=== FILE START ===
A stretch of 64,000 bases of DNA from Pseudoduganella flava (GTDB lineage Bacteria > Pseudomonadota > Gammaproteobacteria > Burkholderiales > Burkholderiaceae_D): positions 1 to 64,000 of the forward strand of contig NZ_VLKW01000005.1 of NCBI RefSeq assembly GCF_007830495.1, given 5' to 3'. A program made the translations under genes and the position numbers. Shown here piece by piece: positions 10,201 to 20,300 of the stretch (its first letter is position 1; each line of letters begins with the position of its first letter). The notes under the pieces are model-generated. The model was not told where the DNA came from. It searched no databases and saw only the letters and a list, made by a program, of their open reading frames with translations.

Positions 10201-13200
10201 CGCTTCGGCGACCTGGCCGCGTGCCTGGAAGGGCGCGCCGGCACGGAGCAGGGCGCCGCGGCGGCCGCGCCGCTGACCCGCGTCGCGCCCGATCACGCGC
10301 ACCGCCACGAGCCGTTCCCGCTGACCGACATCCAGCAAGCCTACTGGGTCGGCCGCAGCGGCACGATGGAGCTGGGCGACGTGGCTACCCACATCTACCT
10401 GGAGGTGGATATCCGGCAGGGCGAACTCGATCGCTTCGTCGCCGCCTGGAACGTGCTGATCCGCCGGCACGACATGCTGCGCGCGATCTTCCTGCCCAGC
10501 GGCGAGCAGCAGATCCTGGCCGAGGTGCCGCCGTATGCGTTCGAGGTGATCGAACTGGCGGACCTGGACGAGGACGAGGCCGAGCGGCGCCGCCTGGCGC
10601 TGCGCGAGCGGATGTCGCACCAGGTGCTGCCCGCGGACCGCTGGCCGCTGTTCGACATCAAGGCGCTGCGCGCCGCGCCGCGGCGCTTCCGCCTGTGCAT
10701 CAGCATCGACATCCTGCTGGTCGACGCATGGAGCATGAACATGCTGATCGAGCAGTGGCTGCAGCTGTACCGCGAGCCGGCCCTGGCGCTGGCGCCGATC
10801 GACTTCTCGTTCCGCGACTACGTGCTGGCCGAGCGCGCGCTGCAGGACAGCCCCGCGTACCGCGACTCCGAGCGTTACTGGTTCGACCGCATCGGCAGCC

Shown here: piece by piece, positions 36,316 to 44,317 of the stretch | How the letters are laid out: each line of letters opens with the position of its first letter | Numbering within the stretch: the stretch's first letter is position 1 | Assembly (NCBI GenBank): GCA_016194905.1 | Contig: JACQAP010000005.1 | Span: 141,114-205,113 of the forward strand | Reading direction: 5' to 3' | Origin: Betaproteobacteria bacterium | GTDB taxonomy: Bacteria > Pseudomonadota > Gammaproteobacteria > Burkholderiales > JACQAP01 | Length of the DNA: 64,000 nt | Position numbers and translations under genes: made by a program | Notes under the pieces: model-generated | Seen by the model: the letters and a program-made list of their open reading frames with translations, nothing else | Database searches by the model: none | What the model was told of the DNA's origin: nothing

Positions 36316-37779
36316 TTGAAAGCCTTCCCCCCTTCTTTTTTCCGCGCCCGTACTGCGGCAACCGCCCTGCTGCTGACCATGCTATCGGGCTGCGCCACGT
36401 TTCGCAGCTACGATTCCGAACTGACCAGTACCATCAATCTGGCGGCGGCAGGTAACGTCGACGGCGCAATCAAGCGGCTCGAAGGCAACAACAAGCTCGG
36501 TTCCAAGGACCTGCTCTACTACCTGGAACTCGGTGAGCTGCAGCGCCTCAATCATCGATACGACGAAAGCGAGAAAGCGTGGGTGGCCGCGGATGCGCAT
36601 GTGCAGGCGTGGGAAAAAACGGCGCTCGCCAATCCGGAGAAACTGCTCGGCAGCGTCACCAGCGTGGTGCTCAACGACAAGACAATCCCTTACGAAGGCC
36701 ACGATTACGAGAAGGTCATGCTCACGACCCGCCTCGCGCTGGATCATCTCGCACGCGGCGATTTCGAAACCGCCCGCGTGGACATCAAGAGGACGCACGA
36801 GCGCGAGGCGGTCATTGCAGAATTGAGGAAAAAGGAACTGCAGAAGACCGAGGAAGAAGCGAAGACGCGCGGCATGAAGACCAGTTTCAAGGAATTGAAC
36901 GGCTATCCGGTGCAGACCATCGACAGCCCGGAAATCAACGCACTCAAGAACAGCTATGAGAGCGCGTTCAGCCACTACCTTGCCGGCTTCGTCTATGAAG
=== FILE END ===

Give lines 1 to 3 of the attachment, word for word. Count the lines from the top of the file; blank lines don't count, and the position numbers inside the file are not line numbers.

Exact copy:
A stretch of 64,000 bases of DNA from Pseudoduganella flava (GTDB lineage Bacteria > Pseudomonadota > Gammaproteobacteria > Burkholderiales > Burkholderiaceae_D): positions 1 to 64,000 of the forward strand of contig NZ_VLKW01000005.1 of NCBI RefSeq assembly GCF_007830495.1, given 5' to 3'. A program made the translations under genes and the position numbers. Shown here piece by piece: positions 10,201 to 20,300 of the stretch (its first letter is position 1; each line of letters begins with the position of its first letter). The notes under the pieces are model-generated. The model was not told where the DNA came from. It searched no databases and saw only the letters and a list, made by a program, of their open reading frames with translations.

Positions 10201-13200
10201 CGCTTCGGCGACCTGGCCGCGTGCCTGGAAGGGCGCGCCGGCACGGAGCAGGGCGCCGCGGCGGCCGCGCCGCTGACCCGCGTCGCGCCCGATCACGCGC